By Alex Mosher
On Jan. 29, the senate of the Associated Students of the University of Nevada congregated in the Rita Laden Senate Chambers to decide whether or not ASUN Vice President, Elliot Malin, should stand on trial to be impeached.
Beginning in November, Speaker of the Senate, Sarah Byrnes, asked Malin to appear before the committee on oversight for questioning as a result of discontentment towards the vice president that had been circulating around ASUN.
“When I kept hearing the disappointments over and over and over again, I was like, ‘Alright, public record fixes things. Let’s put it on public record, let’s get it all out in the open, give everyone a fair chance and see what happens,’” Byrnes said.
Byrnes said when she ran for speaker, one of her promises was to use the committee on oversight for accountability. Since the beginning of the semester she has asked multiple members of the executive board to appear before the committee on oversight such as Attorney General Steven Kish, who was questioned about his job performance last semester. Shortly thereafter, Alex Bybee, director of legislative affairs, was questioned before oversight about the funds he spent on the service learning and civic engagement conference last semester.
But when Malin arrived, he felt like he was being attacked instead of questioned.
“I think we should have every member of the executive [branch] go to oversight,” Malin said. “I think it’s a good check and a good balance. But when I went to oversight, I didn’t expect what I was there for. It made me incredibly saddened, and I became very defensive.”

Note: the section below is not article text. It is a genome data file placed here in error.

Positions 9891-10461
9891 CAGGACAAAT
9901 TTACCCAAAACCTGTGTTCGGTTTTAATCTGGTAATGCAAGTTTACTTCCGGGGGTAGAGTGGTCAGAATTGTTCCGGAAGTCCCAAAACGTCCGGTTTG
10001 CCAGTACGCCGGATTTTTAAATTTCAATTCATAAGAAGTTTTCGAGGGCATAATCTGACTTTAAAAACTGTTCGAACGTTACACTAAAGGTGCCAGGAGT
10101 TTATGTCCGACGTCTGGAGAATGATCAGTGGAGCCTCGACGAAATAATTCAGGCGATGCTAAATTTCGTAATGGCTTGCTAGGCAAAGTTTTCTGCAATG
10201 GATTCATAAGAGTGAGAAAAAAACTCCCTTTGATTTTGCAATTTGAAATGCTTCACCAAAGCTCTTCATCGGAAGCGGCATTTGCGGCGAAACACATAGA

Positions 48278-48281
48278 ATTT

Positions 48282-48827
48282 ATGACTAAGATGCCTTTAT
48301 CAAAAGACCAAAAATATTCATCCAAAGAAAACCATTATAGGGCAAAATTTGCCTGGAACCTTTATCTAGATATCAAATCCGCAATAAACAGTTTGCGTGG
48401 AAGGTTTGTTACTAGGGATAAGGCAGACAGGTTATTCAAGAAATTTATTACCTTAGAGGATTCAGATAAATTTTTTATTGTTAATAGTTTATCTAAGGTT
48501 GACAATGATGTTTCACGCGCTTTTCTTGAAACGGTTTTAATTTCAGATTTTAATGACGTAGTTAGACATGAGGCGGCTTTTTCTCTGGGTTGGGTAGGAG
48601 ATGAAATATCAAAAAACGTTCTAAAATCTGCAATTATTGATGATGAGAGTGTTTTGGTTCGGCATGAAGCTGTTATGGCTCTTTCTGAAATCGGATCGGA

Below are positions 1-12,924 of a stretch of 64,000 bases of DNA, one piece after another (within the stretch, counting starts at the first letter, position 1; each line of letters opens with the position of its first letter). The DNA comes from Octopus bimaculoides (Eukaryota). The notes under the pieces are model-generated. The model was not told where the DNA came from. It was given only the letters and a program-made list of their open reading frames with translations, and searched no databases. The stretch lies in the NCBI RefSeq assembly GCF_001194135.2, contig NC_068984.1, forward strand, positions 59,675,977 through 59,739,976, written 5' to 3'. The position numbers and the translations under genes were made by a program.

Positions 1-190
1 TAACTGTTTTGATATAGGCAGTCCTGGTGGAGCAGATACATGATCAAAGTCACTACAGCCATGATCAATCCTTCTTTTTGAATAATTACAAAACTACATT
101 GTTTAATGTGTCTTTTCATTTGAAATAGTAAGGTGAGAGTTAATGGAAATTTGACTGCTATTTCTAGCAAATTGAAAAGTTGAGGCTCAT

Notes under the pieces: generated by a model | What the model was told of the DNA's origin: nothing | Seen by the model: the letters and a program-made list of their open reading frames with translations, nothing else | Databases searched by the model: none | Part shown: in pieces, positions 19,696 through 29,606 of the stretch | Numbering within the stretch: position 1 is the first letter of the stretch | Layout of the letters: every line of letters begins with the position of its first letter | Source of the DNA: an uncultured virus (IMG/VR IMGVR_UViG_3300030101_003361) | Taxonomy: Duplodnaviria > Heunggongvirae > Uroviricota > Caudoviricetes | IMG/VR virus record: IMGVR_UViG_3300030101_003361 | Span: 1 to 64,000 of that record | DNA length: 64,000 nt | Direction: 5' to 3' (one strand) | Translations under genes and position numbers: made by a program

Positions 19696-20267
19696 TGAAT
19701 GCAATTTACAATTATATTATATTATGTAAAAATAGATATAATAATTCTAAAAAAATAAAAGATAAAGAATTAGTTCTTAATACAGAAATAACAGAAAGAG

Malin was questioned on his progress with the Pack Mentorship program, a program he said was not his responsibility to create, but one he was willing to work on. Malin was then asked to appear before oversight once again on Dec. 4 in order to show his progress.
On Dec. 4, because of a perceived lack of progression and witnessed acts of unprofessionalism, Senator Walberg, Senator Fabbi and Senator Harvison voted to move forward with an impeachment trial while the other half of the committee felt moving the issue to the senate floor was unnecessary. Byrnes was the tiebreaker who voted to move the issue to the senate floor because of the varied opinions.
“Maybe the better thing to be doing would be to re-evaluate what the vice president’s job is because, to be honest, what it stands right now anyone could float by in this position and still be doing their job 100 percent”
– Lane King